Paid Search and SEO can work extremely well together. If we haven’t already convinced you that SEO and Paid Search should be approached as two parts of a single integrated strategy, then you need to be aware of the potential pitfalls of approaching SEO and PPC from a siloed perspective (i.e., separate teams responsible for each with limited or no communication).
Generally speaking, it’s quite difficult to harm your paid search efforts through SEO optimisations. However, if your PPC agency does not understand the impact of certain PPC tactics on organic search, your organic rankings and traffic are bound to suffer.
One common cause of SEO headaches are paid search landing pages. If your PPC agency creates numerous landing pages geared towards similar intent, you might see negative effects on your organic rankings. There are two reasons for this:
Let’s take a closer look at each.
If your website has more than one indexable URL with very similar content, Google can find it hard to know which one should rank, especially if both of them end up getting SEO value via inbound links from elsewhere on the web.
When two pages on the same site end up competing with each other for the same search terms, it is known as “keyword cannibalisation” and it can result in a situation where neither page ranks as well as they could if combined.
Keyword cannibalisation may occur when PPC agencies create new landing pages for slightly different search terms (usually without consulting the organic team). Ideally, you should avoid creating multiple pages that match the same search intent.
Sometimes, your PPC team may need to create a landing page based on a similar topic to that of an existing page, which already ranks organically. If you think that this may be negatively affecting your rankings you can add a canonical tag to the landing page that points to the existing page. This way Google will know which one to rank.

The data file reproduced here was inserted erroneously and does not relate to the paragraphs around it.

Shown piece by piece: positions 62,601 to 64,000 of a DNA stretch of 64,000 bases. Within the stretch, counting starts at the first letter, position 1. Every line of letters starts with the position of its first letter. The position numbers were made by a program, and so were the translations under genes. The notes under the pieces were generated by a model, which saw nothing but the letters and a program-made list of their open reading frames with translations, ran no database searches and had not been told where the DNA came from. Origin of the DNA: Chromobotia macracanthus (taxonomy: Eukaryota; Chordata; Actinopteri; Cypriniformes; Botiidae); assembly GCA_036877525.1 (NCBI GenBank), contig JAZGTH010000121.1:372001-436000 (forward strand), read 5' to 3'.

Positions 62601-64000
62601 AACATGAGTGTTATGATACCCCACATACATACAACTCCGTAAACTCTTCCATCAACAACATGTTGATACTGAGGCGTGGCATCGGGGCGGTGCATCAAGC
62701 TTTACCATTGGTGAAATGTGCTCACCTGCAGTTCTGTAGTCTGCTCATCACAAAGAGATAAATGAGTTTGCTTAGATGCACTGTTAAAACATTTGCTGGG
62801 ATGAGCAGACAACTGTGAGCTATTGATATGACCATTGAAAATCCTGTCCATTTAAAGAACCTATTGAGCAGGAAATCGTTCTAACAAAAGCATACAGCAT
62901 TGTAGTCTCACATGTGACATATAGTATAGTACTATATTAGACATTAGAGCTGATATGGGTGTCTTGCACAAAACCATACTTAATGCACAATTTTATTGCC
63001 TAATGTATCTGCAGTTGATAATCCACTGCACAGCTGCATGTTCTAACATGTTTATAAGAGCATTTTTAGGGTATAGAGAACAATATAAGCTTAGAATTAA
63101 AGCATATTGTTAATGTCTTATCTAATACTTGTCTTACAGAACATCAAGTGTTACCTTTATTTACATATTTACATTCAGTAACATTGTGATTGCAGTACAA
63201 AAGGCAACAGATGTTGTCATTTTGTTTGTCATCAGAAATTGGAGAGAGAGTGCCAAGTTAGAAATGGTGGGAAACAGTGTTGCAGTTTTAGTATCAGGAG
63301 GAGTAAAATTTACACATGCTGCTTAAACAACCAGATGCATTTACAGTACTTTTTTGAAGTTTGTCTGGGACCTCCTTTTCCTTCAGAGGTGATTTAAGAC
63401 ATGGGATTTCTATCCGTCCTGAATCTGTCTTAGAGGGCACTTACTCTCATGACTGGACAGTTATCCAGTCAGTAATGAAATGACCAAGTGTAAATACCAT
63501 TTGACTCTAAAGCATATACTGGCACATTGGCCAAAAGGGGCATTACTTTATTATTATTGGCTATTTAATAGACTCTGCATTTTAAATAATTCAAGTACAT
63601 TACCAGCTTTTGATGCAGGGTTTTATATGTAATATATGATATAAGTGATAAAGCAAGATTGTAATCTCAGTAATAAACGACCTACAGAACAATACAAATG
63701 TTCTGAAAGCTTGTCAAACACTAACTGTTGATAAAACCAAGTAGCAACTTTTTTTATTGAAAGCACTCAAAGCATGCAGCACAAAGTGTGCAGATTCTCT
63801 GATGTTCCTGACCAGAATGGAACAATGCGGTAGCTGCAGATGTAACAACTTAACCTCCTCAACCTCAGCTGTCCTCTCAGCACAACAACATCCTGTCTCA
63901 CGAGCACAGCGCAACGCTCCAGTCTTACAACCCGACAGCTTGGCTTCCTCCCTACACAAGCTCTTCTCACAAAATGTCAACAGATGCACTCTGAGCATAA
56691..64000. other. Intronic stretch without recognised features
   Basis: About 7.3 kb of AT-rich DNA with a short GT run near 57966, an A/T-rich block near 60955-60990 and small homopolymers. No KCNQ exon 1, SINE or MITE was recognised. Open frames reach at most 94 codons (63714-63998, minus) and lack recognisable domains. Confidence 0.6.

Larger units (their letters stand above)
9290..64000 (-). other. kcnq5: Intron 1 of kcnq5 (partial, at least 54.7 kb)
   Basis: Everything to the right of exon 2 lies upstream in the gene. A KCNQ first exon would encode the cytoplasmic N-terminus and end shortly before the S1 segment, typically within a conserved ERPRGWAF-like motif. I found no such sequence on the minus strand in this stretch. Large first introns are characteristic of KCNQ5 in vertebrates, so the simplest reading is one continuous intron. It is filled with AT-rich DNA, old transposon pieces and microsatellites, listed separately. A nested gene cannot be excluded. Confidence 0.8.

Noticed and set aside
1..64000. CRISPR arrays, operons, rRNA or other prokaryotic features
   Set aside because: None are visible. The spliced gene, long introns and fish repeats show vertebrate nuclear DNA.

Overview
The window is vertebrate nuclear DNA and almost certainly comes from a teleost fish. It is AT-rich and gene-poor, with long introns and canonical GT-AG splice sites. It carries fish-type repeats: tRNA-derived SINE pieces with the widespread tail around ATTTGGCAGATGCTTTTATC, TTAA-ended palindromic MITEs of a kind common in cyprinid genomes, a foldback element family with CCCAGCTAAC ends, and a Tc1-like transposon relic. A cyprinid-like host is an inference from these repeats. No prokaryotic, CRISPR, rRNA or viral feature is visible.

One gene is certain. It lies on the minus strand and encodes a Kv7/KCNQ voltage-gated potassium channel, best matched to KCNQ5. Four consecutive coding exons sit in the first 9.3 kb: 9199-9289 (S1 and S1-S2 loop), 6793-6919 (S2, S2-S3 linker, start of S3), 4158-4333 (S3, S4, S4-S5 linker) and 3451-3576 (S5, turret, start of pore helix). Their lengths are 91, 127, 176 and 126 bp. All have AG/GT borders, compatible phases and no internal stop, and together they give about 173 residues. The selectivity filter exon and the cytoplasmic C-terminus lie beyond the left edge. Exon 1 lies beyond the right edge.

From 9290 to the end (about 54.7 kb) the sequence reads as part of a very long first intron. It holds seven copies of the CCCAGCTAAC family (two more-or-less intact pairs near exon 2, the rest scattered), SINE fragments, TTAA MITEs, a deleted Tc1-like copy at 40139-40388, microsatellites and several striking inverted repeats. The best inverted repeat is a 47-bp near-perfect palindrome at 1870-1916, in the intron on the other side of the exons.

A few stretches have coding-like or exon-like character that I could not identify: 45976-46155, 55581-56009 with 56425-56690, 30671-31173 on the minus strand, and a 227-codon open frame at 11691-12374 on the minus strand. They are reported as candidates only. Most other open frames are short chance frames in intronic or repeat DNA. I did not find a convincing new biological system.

Orphan Pages are pages that exist on a website without any other page linking to them. If your PPC team creates lots of landing pages without integrating them into the site architecture, you end up with lots of these orphan pages.
Users can't find orphan pages through the website journey as there is not a single link in the entire website pointing to that page and, more importantly from an SEO perspective, search engine crawlers find it quite difficult to discover and index this type of page.
From an SEO perspective, the other big issue with orphan pages is that they do not share “page rank” or link value with, or receive it from, other pages on your site. So if one of these landing pages somehow ends up gaining a lot of traction and attracting internal links, the related content on your site will not get as much of a ranking uplift as it should.
The bottom line is that joined up thinking between your PPC and SEO teams can lead to huge benefits for both. On the other hand, going on a PPC "solo run" without considering SEO can have pretty disastrous results for your chances of ranking organically, meaning you are stuck paying for your traffic indefinitely.
We hope that these articles have helped to convince you that PPC and SEO work best when used synergistically and that an integrated SEM strategy will help you to grow your business more effectively in the long term.
If you’d like help to create an integrated SEM strategy for your business, get in touch.
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